Artists are always looking for interesting subject matter and are often faced with the dilemma of deciding what to paint next. Do you ever wonder why an artist chooses a particular aircraft to paint?
Nixon Galloway was commissioned to do 43 paintings for United Airlines, depicting the aircraft used by the airline from its inception, ending with the Boeing 747. The airline reproduced the images for promotional purposes. Robert Watts did a series of paintings for American Airlines depicting many of the aircraft it has used.
Almost all of Robert Taylor’s paintings are commissioned by individuals or organizations wanting specific aircraft or incidents depicted. Keith Ferris, in his work for the U.S. Air Force, usually depicts aircraft he has flown in or seen in action. R.G. Smith did the same when he was working for Douglas.
Stan Stokes, Dave Paulley, James Dietz, and many other artists choose a particular aircraft because, being history buffs, they find that it has a unique story behind it. The story they are painting dictates the plane depicted.
Some artists have other reasons for depicting a specific aircraft. Raymond Paul Moats, for example, in his painting, “”Dies Irae”” Day of Judgment, chose the B-17G-80BO, 43-38263. Its pilot, Lt. Mowers, took the name for the plane, “”Dies Irae,”” from a score in Mozart’s “”The Requiem (D Minor)””, which in English translates to:
“”The day of wrath, that day which
will reduce the world to ashes
as foretold by David and the Sybil.
What terror there will be,
when the Lord will come
to rigorously judge all!””
Moats’ painting shows “”Dies Irae”” at 27,000 feet over Germany in the winter of 1944 as the flight makes its turn toward the target. The IP, as it was called, was always a prominent landmark a lead plane used to turn the flight on a heading to the target. This was usually the most nerve-racking part of the mission because the planes had to fly straight and level with no evasive action as the bombardier guided them to the target.
The artist’s certificate of authenticity includes an excerpt about this mission from the diary of Technical Sergeant John E. Kantorak, the flight engineer.
Kantorak describes their ninth combat mission, which was against Cologne on Oct. 17, 1944. He said they were tracked by German radar-controlled Ju-88s as they made their bomb run, and that the plane was hit several times by shrapnel. The number 3 engine and a fuel cell were hit. Also hit was a case of flares stored under the pilot’s seat. The flares ignited, spewing smoke and flames into the cockpit. Kantorak describes the heroic efforts to save the plane and themselves. By the time they got the fire out, the pilot’s heated suit was badly burned, as well as his chute harness, seat, and everything around him.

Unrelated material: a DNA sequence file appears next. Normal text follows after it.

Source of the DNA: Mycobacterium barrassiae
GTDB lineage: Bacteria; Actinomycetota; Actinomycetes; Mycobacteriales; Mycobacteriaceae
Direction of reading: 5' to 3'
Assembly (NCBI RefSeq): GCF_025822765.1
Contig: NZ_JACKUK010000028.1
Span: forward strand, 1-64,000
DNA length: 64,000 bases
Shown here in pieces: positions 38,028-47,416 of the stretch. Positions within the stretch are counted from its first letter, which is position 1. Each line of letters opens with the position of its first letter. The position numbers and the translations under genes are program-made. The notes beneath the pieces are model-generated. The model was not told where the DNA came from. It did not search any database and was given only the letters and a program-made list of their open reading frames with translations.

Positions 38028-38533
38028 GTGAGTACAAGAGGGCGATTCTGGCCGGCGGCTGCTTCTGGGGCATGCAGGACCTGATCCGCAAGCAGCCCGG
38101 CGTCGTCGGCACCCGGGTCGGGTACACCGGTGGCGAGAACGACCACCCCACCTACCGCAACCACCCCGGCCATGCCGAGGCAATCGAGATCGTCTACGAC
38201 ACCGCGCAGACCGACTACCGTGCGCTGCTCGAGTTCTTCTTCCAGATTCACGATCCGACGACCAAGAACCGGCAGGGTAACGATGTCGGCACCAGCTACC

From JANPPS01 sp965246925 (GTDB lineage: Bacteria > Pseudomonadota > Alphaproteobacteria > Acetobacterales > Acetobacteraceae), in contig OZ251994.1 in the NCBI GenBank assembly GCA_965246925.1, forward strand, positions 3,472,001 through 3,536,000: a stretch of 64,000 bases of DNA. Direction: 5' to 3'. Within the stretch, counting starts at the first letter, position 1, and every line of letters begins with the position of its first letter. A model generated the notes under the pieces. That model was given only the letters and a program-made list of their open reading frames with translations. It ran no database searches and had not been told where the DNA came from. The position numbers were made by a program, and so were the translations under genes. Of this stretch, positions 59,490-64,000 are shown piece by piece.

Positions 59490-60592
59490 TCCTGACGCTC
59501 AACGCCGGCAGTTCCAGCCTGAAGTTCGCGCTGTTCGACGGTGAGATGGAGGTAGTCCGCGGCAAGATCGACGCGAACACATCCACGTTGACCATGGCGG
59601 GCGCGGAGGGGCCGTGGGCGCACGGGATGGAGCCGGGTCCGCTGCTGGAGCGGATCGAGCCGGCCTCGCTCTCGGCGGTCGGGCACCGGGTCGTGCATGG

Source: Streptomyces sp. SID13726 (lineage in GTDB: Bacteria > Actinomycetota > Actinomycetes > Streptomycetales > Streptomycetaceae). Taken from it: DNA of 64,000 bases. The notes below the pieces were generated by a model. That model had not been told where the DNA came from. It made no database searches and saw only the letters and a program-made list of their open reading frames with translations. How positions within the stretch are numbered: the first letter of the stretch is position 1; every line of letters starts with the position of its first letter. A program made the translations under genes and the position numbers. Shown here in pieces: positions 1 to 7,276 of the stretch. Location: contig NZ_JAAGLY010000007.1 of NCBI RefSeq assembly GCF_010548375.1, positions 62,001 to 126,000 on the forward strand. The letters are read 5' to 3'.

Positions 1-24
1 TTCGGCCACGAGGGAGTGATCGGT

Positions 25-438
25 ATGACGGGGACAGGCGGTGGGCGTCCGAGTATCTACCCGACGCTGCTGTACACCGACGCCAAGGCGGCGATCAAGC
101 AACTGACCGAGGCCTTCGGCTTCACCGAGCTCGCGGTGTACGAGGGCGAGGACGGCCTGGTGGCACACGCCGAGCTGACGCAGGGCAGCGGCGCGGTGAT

The front hatch was opened to let the smoke and heat out. Since they were at 30,000 feet, the windows were soon covered with a thick coating of frost. The co-pilot, who was Lt. Raymond H. Moats, the artist’s cousin, was flying the plane by looking out the open side window and narrowly missed two other B-17s that had been knocked out of the formation. And that wasn’t the end of their troubles.
The flight engineer’s description of that day’s events is more detailed than shared here, but as you can see, one reason Moats chose to paint this plane, which was part of the 34th Bomb Group, was because it had an interesting story to tell.
Moats, who expresses himself very well in writing as well as being a talented artist, includes, on his unusually informative certificate of authenticity, his personal search to understand World War II. As a youngster he remembers his father, uncles and cousin all serving in the military. His father was in the Battle of the Bulge. The artist’s comments are thought provoking and add much to this painting, because he shares with the print buyer what this painting really means to him.
Some artists paint a particular aircraft because they are commissioned to, others do it to honor someone they know. Still other aircraft are selected for personal reasons. Artists always have a good reason why they paint a particular aircraft.
Unless the specific aircraft you would like to see in print has reached an artist’s soul, it likely won’t be available. But ask anyway, because you may never know — the image you want just might be there.
I remember one customer who came in looking for a B-17 from the bomb group his father had flown in as a tail gunner. It so happened that the Military Gallery had just released a new B-17 print by Robert Taylor. I couldn’t believe it — not only was it from the right group, it was also the very plane his father had flown in, viewed from the left rear quarter, which clearly showed the tail gunner’s position. It couldn’t have been better. To top it off, my customer brought the plane’s pilot in the next week to sign the print before I framed it with some of his father’s memorabilia.
Larry W. Bledsoe is an avid aviation historian and writer. He can be contacted at 909-986-1103.